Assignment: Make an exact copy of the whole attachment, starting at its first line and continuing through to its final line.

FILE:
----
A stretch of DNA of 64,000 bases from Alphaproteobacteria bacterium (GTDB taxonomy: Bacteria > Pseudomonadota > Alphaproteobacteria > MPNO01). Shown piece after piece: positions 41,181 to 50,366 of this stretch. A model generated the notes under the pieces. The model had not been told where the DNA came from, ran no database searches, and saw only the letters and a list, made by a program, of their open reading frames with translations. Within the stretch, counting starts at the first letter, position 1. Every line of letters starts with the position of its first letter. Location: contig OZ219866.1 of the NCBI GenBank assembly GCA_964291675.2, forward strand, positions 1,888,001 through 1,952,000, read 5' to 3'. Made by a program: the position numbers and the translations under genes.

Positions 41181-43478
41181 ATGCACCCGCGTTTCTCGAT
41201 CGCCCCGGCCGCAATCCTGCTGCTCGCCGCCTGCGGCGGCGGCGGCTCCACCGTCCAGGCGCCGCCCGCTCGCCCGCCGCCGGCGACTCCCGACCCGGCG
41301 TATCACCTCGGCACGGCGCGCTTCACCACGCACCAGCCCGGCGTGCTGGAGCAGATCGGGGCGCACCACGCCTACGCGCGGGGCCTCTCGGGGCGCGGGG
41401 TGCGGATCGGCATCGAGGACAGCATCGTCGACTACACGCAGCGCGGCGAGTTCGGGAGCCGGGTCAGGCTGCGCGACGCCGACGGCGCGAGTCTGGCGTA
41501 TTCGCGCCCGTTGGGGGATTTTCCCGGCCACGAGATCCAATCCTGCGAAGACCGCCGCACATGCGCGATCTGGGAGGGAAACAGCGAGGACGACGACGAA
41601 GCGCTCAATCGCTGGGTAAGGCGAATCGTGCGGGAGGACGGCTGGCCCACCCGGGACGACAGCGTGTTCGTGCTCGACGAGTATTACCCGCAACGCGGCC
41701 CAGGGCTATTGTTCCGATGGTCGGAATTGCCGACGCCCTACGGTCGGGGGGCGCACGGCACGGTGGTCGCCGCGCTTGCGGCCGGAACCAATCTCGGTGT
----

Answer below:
A stretch of DNA of 64,000 bases from Alphaproteobacteria bacterium (GTDB taxonomy: Bacteria > Pseudomonadota > Alphaproteobacteria > MPNO01). Shown piece after piece: positions 41,181 to 50,366 of this stretch. A model generated the notes under the pieces. The model had not been told where the DNA came from, ran no database searches, and saw only the letters and a list, made by a program, of their open reading frames with translations. Within the stretch, counting starts at the first letter, position 1. Every line of letters starts with the position of its first letter. Location: contig OZ219866.1 of the NCBI GenBank assembly GCA_964291675.2, forward strand, positions 1,888,001 through 1,952,000, read 5' to 3'. Made by a program: the position numbers and the translations under genes.

Positions 41181-43478
41181 ATGCACCCGCGTTTCTCGAT
41201 CGCCCCGGCCGCAATCCTGCTGCTCGCCGCCTGCGGCGGCGGCGGCTCCACCGTCCAGGCGCCGCCCGCTCGCCCGCCGCCGGCGACTCCCGACCCGGCG
41301 TATCACCTCGGCACGGCGCGCTTCACCACGCACCAGCCCGGCGTGCTGGAGCAGATCGGGGCGCACCACGCCTACGCGCGGGGCCTCTCGGGGCGCGGGG
41401 TGCGGATCGGCATCGAGGACAGCATCGTCGACTACACGCAGCGCGGCGAGTTCGGGAGCCGGGTCAGGCTGCGCGACGCCGACGGCGCGAGTCTGGCGTA
41501 TTCGCGCCCGTTGGGGGATTTTCCCGGCCACGAGATCCAATCCTGCGAAGACCGCCGCACATGCGCGATCTGGGAGGGAAACAGCGAGGACGACGACGAA
41601 GCGCTCAATCGCTGGGTAAGGCGAATCGTGCGGGAGGACGGCTGGCCCACCCGGGACGACAGCGTGTTCGTGCTCGACGAGTATTACCCGCAACGCGGCC
41701 CAGGGCTATTGTTCCGATGGTCGGAATTGCCGACGCCCTACGGTCGGGGGGCGCACGGCACGGTGGTCGCCGCGCTTGCGGCCGGAACCAATCTCGGTGT